Learn More to Earn More
Principle #36 in Jack Canfield’s book “The Success Principles: How to Get from Where You Are to Where You Want to Be” is Learn More to Earn More. It’s a repeating message. The more you learn, the more you earn.
From a basic education level, the U.S. Census Bureau has reported these monthly salaries:
- High school dropout $1,920 ($23,040 annually)
- High school grad $2,500 ($30,000 annually)
- Bachelor’s degree $4,417 ($53,004 annually)
Note that these are median earnings using data from around the U.S. If you’re working in D.C., you may be making more. If you’re working in Bobtown, VA (population 211 in 2010), you may be making less.
However, it’s just as important to realize that learning doesn’t stop with a formal education.
“If I am through learning,
I am through.”
– John Wooden, Legendary UCLA basketball coach
There are multiple ways you can learn more after a formal education. This includes reading books (or listening to them), and attending courses, conferences, or retreats.
Many professionals regularly attend conferences to learn more about advances in their field. As an example, medical professionals are required to earn a minimum number of continuing medical education (CME) credits periodically. If they don’t, they lose their license. That becomes a strong motivator.
Similarly, people with IT certifications (such as the Security+ certification) have to earn a minimum number of continuing education credits to retain the certifications. If they don’t, the certifications expire. The underlying benefit is that they learn about new and emerging trends within their field.
Leaders are Readers
This principle overlaps with principle #20 – commit to constant and never-ending improvement. In that blog post, I mentioned how many leaders read as many as 5 books a month.
However, you don’t have to read that many books to learn. Just reading one more book than you currently read, can increase your knowledge.
One way to read more is to simply develop a habit of doing so. For example, you can set aside 20 minutes a day and devote it to reading. If you want it to stick as a habit, your best bet is to do it at the same time every day. This can be during the first hour after you wake up, as part of your lunch break, or even before bed.
If you have to commute to work, listening to books can be a great way to spend the time. You can borrow free CDs of books from your local library, or purchase downloads from Amazon’s Audible program. It works great whether you’re driving, or taking some other form of transportation such as a commuter train.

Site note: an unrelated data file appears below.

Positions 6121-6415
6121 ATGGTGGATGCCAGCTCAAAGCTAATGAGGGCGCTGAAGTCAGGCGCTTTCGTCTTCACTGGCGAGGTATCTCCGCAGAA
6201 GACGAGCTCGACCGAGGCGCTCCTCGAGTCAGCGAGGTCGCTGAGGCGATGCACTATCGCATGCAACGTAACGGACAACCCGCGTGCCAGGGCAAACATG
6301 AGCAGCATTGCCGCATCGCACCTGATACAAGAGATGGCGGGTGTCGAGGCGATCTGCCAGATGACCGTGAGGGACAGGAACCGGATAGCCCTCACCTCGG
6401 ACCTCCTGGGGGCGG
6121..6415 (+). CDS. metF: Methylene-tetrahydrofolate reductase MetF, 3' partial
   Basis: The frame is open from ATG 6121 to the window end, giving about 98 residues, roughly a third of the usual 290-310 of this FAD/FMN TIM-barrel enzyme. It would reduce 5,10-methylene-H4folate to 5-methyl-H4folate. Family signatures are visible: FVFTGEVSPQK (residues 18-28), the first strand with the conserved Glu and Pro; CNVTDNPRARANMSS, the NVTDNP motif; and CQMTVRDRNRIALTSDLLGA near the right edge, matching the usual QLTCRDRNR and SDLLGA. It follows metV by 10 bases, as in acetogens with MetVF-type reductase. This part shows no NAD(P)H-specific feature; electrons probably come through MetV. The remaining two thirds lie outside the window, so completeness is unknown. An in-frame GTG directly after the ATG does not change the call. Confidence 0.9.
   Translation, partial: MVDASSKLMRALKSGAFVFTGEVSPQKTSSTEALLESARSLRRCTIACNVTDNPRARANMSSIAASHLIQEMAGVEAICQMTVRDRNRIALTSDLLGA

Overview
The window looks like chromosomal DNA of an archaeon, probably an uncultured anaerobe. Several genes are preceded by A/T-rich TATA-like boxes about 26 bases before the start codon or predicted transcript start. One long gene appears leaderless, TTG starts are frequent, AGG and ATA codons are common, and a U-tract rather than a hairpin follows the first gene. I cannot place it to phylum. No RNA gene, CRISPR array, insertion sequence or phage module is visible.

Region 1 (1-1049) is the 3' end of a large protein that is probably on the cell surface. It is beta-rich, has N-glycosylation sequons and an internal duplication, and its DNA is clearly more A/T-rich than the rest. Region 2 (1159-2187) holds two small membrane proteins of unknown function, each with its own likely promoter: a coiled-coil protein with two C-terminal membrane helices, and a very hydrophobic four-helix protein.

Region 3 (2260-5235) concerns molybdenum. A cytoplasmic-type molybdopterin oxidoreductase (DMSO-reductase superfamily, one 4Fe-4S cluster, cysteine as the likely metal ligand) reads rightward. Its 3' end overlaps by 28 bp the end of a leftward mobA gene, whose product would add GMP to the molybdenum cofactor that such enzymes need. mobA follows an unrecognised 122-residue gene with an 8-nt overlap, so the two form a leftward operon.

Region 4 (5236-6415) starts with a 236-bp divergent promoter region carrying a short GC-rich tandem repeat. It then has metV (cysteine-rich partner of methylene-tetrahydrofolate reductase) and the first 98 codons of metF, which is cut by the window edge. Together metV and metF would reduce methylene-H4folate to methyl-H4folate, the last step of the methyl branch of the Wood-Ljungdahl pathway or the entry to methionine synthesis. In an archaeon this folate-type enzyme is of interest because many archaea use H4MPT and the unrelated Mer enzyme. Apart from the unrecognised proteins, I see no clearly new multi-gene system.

Attend a Seminar, Telesummit, or Online Course
Live seminars can also be a great way to learn more. The speakers are typically well prepared and provide a wealth of information. I’ve attended several over the years and remember my best experiences at Jack Canfield events. Not only did I learn a lot from Jack and his team, I also developed long-term relationships with fellow attendees.
In the past few years, many professionals have been hosting telesummits. These typically include multiple speakers and require zero travel. You can watch the videos from your home via the Internet.
Similarly, many experts have begun sharing their knowledge via the Internet with online courses. As an example, I took a course earlier this year titled Passion Success Coaching by Karla Marie. She hosted four weekly live events and regularly released videos, coursework, and papers during the course. While I didn’t become a romance fiction novelist, it did help me expand my knowledge in many current trends related to publishing.
Knock Knock – It’s Opportunity
“It is better to be prepared for an opportunity
and not have one
than to have an opportunity
and not be prepared.
– Whitney M. Young,
Presidential Medal of Freedom Recipient
Learning helps prepare you for future opportunities. You typically won’t know what the opportunity is until it comes though.
As an example, I remember being queried about the CISSP certification years ago. No one had a specific need or requirement, but personnel at Langley Air Force Base repeatedly asked if I could create or teach a CISSP course. I chose to get the certification even though there wasn’t a specific need and I had to pay for it myself.
Some time later, I was invited to be the technical editor for the CISSP (ISC)2 Certified Information Systems Security Professional Official Study Guide. Without the CISSP certification, I doubt they would have invited me. Then when one of the three original authors decided not to contribute for the next edition, I was invited to take his place. I’m grateful to still be authoring the Official CISSP Study Guide with two other talented authors.
Learn More to Earn More Summary
If you want to earn more, learn more. There are multiple ways of learning more, but all of them typically require you to take action. You can read one more book a month (or year) than you currently read. You can attend a live seminar or an online telesummit, or even attend an online course. Doing so will often help you be prepared for a future opportunity.
About This Post
I’ve been learning from Jack Canfield (of Chicken Soup for the Soul fame) since 2008. I credit much of my success (including authoring or co-authoring more than 40 books) to applying principles in my life that he teaches. I’m currently going through his book “The Success Principles: How to Get from Where You Are to Where You Want to Be,” covering one principle a week.